Golden State Warriors and the Boston Celtics meet in the NBA Finals
A MARTINEZ, HOST:
The NBA Finals begin tonight. And it seems like a throwback to old times, and by old times, we mean from 2015 to 2019, when the Golden State Warriors played in every Finals. The Warriors are back, and they'll take on the Boston Celtics, a storied franchise in its own right but one that hasn't gotten this far for a dozen years. NPR sports correspondent Tom Goldman, he is here. Tom, let's start with the big picture. What kind of series are we expecting from both teams?
TOM GOLDMAN, BYLINE: Well, we're hoping for a great one. Certainly, the potential is there, A. You've got the NBA's best offense, Golden State, against the best defense, the Celtics. Who's going to win that titanic clash? Of course, there are tons of subplots and nonstar players that will factor into how this series plays out. The Warriors are favored, but it's expected to be close. And don't you dare rule out either team, no matter how far behind they might fall. Golden State's great offense can always ignite. Boston has been wonderfully resilient this postseason. They won three elimination games, won seven games on the road, including last Sunday in Miami to clinch a spot in the Finals. Home-court advantage, such a big deal in the NBA playoffs, and to overcome that seven times, that's impressive.
MARTINEZ: It is impressive. All right, let's dive in a little bit more, starting with Golden State's offense. What makes them so good?
GOLDMAN: Ball and player movement - when it's working well, it is a thing of beauty. David Thorpe is a coach and analyst for the great basketball resource TrueHoop. He says that the Warriors' offense is like a Cuisinart...
GOLDMAN: ...A jumble of movements, smart movement, designed to overload an opponent's defense by forcing constant decisions of where to go, when to go, who to cover. And Golden State's system is very creative, too. Head coach Steve Kerr listens to ideas from his players, even famously made a lineup change in the 2015 Finals based on advice from a team video coordinator. The change worked and helped the Warriors win a championship.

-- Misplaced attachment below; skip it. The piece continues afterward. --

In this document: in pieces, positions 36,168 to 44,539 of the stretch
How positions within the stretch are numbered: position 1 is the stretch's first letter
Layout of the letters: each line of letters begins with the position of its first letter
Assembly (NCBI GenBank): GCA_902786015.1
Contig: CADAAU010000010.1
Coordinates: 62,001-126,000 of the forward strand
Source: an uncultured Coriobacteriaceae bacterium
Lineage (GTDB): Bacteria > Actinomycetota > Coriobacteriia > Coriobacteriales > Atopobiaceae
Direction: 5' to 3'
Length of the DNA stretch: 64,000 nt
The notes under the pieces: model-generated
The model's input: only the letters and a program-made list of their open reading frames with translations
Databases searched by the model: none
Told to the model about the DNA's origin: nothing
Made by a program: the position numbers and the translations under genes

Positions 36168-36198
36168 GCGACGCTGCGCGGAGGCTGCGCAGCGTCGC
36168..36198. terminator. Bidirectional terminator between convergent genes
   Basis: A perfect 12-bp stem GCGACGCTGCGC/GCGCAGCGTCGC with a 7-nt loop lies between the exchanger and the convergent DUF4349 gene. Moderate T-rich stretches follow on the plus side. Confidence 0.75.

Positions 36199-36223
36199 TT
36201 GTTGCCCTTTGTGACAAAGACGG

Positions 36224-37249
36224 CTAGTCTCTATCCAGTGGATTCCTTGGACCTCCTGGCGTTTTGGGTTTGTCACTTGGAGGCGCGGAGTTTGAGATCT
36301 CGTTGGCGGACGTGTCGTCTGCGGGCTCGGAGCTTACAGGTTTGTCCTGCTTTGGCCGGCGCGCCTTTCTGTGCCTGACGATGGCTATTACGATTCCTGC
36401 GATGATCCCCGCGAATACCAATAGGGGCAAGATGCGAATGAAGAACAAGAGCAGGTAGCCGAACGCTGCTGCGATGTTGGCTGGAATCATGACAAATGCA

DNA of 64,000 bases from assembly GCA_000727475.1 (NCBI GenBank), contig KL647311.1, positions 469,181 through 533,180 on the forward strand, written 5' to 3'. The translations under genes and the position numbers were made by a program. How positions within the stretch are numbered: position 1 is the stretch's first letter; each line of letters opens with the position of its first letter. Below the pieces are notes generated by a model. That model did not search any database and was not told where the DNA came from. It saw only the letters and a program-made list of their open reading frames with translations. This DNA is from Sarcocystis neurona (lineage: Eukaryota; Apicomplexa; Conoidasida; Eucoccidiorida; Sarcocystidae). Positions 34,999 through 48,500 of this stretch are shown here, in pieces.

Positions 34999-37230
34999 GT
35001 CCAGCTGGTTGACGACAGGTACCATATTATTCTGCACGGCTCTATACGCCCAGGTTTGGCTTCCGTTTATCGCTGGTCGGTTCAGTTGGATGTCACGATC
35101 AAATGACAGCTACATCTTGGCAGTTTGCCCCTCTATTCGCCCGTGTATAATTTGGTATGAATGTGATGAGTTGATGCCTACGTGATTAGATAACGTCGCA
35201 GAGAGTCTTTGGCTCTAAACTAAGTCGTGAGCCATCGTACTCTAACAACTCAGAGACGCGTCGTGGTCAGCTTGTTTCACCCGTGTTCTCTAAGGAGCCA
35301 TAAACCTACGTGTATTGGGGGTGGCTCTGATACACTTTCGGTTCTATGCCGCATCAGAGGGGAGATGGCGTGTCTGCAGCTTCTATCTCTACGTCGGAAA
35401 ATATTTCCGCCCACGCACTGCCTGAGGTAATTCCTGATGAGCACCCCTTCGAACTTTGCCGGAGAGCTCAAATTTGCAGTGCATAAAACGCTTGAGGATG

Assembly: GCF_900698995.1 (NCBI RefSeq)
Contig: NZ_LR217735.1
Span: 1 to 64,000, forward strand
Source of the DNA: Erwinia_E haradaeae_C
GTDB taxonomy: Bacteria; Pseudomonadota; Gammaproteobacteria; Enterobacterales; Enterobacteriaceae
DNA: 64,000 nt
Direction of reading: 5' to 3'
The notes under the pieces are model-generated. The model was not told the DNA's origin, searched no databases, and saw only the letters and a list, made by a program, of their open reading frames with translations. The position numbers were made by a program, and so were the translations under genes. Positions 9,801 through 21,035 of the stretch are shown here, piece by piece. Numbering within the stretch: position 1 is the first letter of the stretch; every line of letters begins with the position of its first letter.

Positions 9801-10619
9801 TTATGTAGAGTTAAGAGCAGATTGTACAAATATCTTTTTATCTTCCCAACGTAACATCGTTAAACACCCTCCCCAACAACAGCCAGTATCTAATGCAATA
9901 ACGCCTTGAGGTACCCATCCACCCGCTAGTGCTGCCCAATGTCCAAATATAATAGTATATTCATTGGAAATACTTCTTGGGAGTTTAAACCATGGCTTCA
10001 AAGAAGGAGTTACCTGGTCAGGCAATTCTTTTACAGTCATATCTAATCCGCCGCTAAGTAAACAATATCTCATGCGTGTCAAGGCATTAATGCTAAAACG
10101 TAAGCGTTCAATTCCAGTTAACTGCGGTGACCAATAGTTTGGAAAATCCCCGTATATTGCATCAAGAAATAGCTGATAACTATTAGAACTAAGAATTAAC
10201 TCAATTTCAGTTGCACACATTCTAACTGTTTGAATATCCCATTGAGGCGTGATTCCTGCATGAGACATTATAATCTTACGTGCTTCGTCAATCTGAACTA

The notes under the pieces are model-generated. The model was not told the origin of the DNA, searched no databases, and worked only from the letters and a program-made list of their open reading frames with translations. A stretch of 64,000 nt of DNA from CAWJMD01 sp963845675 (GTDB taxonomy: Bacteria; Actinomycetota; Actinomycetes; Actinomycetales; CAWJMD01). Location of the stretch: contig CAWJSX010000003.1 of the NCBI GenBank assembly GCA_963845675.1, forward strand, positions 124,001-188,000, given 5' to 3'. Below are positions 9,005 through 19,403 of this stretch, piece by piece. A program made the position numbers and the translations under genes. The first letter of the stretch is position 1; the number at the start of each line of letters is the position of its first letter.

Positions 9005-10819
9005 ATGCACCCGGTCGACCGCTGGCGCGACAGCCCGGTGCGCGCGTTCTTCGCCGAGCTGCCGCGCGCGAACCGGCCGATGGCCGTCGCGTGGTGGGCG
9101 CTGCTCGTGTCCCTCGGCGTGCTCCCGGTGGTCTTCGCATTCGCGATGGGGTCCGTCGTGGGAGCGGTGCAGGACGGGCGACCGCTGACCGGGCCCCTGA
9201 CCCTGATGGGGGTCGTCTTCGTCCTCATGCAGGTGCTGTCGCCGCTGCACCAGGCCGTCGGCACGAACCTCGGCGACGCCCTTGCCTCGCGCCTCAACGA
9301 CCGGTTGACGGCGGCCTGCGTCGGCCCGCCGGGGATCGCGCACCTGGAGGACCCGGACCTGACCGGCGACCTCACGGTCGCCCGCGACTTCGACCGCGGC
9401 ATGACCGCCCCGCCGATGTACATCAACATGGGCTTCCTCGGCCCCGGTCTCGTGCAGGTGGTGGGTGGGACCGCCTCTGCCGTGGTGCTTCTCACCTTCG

MARTINEZ: All right, what about that vaunted Celtics defense? What's its secret to success?
GOLDMAN: Size - the Celtics are big - and activity. They move and rotate so well. Again, we're going to call on David Thorpe. He has a nice descriptor, this one for Boston's defense - the wood-chipper.
GOLDMAN: It grinds up an opponent's offense with its quick, sharp rotation. Give a lot of credit to first-year head coach Ime Udoka for instilling the Celtics with a defensive identity. And now it's going to be facing the ultimate test. The Warriors have their core trio back and healthy - Draymond Green, Steph Curry, Klay Thompson, who missed two full seasons with major injuries. That threesome was the foundation of the team that played in those five straight Finals and won three championships. They talk about their championship DNA that allows them to figure out opponents better than most.
MARTINEZ: Cuisinart versus wood-chipper. Are we playing this at a hardware store or something? I guess so.
MARTINEZ: All right. Now, beyond basketball, Steve Kerr, the coach of the Warriors, made a very passionate plea against gun violence last week on the day of the mass shooting in Texas. I understand Boston's coach had some similar words.
GOLDMAN: Yeah. Not as raw as Steve Kerr's, but Ime Udoka spoke about Uvalde unsolicited during the celebration last Sunday after his team qualified for the Finals. Here's a bit of what he said.
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IME UDOKA: You know, we talk about this game that we love and put all our passion into, and it's not life or death, you know? We win or we lose, we kind of go home and kiss your kids, and you move on. But you sit back and think about 19 children and two adults, that's real, and that's something I don't want to be forgotten.
GOLDMAN: Now, Udoka says he worries the tragedy already is starting to fade, and he wants fans amid the Finals hoopla to keep Uvalde and the many issues surrounding it in their minds.
MARTINEZ: NPR sports correspondent Tom Goldman. Tom, thanks a lot.
GOLDMAN: You're welcome.
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